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A set of three studies “disrupt some long-held deficit-based thinking” around rural students, students with disabilities and English learners. See research findings and recommendations below from dedicated NATP Sponsor, NWEA:

Research findings

  • Rural students enter kindergarten with higher levels of achievement in math and reading than their non-rural peers and also grow slightly more during the school year — but then they fall behind those peers by 3rd grade due to greater summer learning slides.
  • Although students with disabilities enter kindergarten with lower achievement, they too show higher rates of growth during some school years but experience larger academic losses during the summer.
  • Set of three studies shows students who are consistently identified as needing English Learner services tend to lose more ground over the summer than their non-EL or multilingual peers who were ELs at some point but not consistently in K-4.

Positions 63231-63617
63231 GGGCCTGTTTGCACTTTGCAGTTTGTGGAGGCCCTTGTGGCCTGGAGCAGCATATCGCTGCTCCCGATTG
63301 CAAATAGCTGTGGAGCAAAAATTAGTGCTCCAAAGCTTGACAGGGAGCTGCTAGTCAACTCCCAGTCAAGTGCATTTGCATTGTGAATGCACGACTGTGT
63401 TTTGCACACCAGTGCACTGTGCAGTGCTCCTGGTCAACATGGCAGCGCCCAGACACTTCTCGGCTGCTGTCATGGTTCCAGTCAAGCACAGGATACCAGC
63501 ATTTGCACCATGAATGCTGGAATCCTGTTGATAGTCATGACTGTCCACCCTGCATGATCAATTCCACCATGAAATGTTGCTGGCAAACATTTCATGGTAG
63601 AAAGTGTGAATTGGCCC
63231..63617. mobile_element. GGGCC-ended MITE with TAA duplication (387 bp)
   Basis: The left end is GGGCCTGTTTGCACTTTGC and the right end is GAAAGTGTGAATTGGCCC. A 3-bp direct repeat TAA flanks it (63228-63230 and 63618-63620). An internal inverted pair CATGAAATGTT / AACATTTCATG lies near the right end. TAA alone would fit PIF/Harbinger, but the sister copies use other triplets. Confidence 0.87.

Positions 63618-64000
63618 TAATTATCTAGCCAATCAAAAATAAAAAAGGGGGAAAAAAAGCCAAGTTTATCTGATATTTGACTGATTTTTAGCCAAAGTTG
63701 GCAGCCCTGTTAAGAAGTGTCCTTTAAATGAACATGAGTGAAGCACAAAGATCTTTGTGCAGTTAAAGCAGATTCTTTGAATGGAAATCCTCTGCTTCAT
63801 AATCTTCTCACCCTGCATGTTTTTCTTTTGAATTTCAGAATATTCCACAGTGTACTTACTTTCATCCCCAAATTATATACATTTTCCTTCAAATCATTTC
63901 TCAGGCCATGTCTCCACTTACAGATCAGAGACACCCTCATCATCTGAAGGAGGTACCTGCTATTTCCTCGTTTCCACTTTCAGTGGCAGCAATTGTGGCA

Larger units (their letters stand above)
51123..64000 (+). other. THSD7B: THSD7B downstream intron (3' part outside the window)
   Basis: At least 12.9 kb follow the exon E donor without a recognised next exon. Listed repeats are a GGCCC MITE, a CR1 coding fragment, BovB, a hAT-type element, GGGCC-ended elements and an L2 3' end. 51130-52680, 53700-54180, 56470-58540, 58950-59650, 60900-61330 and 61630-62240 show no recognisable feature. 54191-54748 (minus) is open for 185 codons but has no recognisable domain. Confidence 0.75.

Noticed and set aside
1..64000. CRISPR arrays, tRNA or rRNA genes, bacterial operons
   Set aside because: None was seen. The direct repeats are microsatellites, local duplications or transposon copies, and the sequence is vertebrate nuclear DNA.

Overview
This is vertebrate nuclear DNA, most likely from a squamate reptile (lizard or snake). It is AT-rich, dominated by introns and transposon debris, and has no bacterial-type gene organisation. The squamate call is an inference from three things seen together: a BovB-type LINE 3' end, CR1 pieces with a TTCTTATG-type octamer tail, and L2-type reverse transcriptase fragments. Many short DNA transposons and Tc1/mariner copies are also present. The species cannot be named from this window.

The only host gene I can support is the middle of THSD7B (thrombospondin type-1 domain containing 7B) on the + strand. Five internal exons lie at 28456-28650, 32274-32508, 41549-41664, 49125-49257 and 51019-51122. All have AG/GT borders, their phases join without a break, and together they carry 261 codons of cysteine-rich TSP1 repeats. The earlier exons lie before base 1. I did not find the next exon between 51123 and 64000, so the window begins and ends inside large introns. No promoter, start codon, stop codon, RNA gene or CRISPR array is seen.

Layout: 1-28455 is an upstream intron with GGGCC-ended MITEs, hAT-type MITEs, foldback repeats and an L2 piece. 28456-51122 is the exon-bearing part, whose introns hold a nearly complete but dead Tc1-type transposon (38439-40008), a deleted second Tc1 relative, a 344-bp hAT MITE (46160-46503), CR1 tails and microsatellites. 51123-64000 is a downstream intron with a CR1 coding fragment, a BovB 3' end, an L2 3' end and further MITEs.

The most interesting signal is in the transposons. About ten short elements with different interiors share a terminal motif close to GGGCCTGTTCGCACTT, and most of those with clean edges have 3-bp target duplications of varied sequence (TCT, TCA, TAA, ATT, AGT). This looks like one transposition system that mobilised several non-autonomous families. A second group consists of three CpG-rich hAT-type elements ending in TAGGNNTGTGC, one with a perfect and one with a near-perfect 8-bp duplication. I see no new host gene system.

• Research demonstrated the disproportionate impact that learning interruptions have on their achievement in the long-term. 


  • Need for high-quality summer programming to help support rural students in the recovery period from COVID-19.
  • Education leaders should direct high-quality resources to rural schools, especially those farther from urbanized areas, to offer programs during the summer and other out-of-school times to help students maintain and build on academic skills acquired during the school year.
  • Resources should also be provided to local communities to engage students in activities that apply and supplement their in-school learning.


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